I think it’s misleading to imply the Tories are anti-arts. I remember a New Labour directive on culture dating from Blair’s incumbency which outlined how one could spend a day away from work. There was talk of walks in nature, restaurants, cinema and clubbing but not one word about theatre, classical concerts or opera, presumably too ‘elitist’ i.e. requiring concentration, for those heinous hypocites. Anybody recall a golden age of arts subsidies under any Labour government?

  9. Thanks to Norman for posting this to begin with, and thanks to all for such thought-provoking comments! As to Theodore McGuiver’s post about elitism … my own observation is that pasting the label of “elitism” on art is a very effective way for governments of *any* ideological stripe to get out of arts funding. Which is, of course, elitist, because it limits access to art. A pernicious practice indeed!

  10. Rgiarola says:

    I’ve hadn’t read the comments and I’m sorry if I’m naive, but it is like it since the 70′s or since when I’ve started to follow the issue. No?

  11. In my thirty odd years as a professional musician I only once received direct support from the Arts Council. I have no problem with that, indeed I can see the dangers of trying to target individual musicians, composers or performers, as there will always be winners and losers and the inevitable question of what qualifies a beaureaucrat to make artistic judgements. However, it would be great if there were more investment in the infrastructure of the performing arts. When I visit Japan for example, I am always amazed by the quantity and quality of concert halls. I assume they are subsidised to some extent because they are a fraction of the cost to hire and thus it is possible to actually make money from a concert. Something I never achieved at the Wigmore Hall unless I had a sponsor. Moreover, in my home town of Harrow (population 160,000) I am ashamed to say there is not one purpose built concert hall and our so called Arts Centre does not even possess a grand piano. Unsurprisingly the youth of our country long ago concluded that classical music was a marginal activity of little value in the culture of GB reflected in the fact that in my classes at two of our leading music colleges, UK students are a rarity.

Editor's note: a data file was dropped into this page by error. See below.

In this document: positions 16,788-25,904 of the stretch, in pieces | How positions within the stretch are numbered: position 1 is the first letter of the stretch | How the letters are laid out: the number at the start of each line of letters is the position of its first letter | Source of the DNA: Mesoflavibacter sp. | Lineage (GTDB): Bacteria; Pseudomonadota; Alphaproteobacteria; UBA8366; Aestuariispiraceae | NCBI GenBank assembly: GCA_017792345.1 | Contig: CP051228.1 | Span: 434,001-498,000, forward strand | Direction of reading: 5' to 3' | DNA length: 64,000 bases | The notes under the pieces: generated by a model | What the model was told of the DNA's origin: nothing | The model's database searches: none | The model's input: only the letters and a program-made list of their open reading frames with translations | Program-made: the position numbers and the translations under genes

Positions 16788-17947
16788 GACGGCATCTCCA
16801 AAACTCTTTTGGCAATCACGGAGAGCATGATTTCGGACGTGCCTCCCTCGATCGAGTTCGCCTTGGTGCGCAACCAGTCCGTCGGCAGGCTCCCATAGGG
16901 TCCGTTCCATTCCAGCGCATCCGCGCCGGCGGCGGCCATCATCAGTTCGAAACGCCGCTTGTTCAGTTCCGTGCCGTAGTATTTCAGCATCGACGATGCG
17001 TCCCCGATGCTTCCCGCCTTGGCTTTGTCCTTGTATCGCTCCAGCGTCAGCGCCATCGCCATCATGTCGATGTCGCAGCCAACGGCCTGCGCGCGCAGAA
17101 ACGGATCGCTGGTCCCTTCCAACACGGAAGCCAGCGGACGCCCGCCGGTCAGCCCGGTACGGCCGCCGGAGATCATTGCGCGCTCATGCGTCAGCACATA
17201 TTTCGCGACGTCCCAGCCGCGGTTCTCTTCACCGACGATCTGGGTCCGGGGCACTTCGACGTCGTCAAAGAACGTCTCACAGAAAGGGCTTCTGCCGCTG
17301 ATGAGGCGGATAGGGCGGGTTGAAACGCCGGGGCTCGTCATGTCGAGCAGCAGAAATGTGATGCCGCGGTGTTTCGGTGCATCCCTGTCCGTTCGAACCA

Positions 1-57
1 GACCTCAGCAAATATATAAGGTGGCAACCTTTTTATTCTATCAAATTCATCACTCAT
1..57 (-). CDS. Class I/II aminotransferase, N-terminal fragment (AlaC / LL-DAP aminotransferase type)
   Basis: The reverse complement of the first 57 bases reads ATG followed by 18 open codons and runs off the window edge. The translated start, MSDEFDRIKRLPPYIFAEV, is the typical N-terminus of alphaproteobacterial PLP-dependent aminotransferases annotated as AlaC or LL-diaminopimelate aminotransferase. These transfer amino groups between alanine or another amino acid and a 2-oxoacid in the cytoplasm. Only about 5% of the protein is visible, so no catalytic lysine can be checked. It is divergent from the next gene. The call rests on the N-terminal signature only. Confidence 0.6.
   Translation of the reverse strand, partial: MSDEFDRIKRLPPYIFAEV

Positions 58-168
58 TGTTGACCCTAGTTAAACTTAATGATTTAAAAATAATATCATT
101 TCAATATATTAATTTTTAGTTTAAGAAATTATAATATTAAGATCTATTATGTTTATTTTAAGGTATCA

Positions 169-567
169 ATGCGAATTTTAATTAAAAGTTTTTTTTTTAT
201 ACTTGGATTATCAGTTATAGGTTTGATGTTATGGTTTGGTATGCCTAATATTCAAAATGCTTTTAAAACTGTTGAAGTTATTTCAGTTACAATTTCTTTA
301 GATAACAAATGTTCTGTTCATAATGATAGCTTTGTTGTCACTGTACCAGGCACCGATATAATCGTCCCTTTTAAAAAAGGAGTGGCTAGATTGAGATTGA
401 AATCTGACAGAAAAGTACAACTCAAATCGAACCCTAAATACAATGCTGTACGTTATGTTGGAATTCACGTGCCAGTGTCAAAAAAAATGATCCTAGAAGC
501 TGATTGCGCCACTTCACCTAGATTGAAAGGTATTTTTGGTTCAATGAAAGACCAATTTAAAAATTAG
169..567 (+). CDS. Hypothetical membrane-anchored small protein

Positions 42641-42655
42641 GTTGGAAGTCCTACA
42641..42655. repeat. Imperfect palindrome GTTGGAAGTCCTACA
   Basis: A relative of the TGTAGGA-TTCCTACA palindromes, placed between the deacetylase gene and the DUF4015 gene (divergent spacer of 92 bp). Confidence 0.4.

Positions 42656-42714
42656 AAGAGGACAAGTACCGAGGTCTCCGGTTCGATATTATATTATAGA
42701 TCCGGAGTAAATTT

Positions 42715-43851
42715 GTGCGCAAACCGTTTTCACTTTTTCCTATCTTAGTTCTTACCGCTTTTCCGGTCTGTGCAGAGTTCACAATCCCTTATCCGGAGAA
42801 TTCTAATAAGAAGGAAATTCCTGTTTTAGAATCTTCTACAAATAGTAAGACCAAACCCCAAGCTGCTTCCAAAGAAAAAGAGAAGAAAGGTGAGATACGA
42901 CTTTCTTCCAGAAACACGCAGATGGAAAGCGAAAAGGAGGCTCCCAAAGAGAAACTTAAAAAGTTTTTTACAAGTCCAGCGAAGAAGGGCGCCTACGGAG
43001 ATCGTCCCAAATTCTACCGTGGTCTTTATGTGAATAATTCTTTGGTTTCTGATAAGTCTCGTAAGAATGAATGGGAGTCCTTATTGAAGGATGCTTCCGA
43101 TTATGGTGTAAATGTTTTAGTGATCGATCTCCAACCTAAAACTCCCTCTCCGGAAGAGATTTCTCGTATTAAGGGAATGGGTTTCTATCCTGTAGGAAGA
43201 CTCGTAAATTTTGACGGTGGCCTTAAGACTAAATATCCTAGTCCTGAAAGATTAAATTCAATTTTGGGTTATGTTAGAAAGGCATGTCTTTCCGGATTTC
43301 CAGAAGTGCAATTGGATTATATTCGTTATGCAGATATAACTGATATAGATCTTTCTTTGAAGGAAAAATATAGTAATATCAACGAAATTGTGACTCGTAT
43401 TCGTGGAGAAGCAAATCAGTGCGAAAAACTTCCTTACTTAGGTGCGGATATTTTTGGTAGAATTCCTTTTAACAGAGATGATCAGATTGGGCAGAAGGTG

12. Fabio Fabrici says:

    This whole editorial is about comparing apples and oranges. National budgets and city budgets for the arts are something very different. The city of London and the city of New York both spend hundreds of millions for culture for their respective cities alone.